And never forget that every email message by nature has both a sender and a recipient. The person on the other end may well have saved the message you so desperately wish didn't exist (or even forwarded it to others). There are ways to restrict some messages from being copied or forwarded by the recipient (for instance, using Microsoft's Rights Management Services) but they require special software or configurations on both ends, and don't prevent the recipient from doing a screen capture or even taking a photo of the message on the screen.
If you aren't thrilled with the idea of having your Internet activity live forever, you'll probably be interested to know that it may soon be the law. The U.S. Congress is considering legislation to make data retention mandatory. That means Internet providers would be required to record their customers' online activities and keep those records for a specified amount of time (anywhere from six months to two years has been discussed). The European parliament has already approved similar laws. Read more about U.S. plans here.
States are also getting into the act. In Colorado, a Democrat in the state senate has proposed an amendment to a sex offender bill that would require ISPs to retain records of IP addresses assigned to each of their customers for 180 days, with fines up to $10,000 per incident for violation.
ISPs aren't thrilled with the prospect of paying for storage space to keep huge amounts of data representing all their customers' email, web browsing, chat activity, etc. And of course, if such requirements become law, they'll pass the costs on to their customers and the price of Internet connectivity will rise. Privacy advocates are even more concerned that this is just one more step toward a "big brother" police state. But government officials play their two favorite fear factor cards: 1) it's to fight terrorism and 2) it's for the children (to fight child pornography).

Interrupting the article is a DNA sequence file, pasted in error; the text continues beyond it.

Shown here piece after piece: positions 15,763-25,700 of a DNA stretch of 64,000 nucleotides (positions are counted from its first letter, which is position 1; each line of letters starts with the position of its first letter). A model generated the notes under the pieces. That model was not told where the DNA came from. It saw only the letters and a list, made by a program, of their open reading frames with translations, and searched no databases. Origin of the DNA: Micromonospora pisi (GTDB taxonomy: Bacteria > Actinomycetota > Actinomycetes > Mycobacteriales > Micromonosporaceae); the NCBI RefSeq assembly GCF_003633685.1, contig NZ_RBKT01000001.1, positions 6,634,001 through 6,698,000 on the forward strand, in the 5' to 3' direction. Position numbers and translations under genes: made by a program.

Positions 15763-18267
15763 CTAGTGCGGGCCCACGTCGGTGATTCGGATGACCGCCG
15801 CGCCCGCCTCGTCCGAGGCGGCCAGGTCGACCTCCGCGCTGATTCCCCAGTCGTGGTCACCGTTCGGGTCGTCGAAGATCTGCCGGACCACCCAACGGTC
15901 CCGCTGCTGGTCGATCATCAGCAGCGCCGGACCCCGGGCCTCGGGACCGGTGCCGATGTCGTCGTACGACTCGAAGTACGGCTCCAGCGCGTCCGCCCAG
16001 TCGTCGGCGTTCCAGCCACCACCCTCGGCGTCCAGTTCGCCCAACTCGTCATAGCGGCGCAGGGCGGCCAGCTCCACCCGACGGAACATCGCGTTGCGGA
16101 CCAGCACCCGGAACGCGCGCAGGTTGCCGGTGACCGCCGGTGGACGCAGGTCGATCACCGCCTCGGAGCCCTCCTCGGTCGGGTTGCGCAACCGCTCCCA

These are both noble causes, but do they necessitate keeping all these records on everybody, including people who are not suspected of breaking any laws? Federal laws already require ISPs to retain records if a government entity requests them to do so, as would be done in the course of an investigation where law enforcement had reason to suspect wrongdoing.
For an example of what happens when the government has too much access to people's private messages, click here.
It seems that in Iran, people who send SMS text messages containing jokes about their president, as well as jokes about sex or the country's nuclear program, are being arrested. Is this where we want to go?
What do you think? Are critics of the data retention plans worrying over nothing? Are these drastic measures necessary to protect us from Internet criminals? Have you ever posted something on an Internet forum or sent an email that you're now ashamed of or embarrassed about? Should ISPs have to bear the cost of warehousing customer data? Or should the government (i.e., the taxpayers) pay for it? Will more and more government regulations on service providers result in the Internet once again becoming a luxury only the wealthy can afford?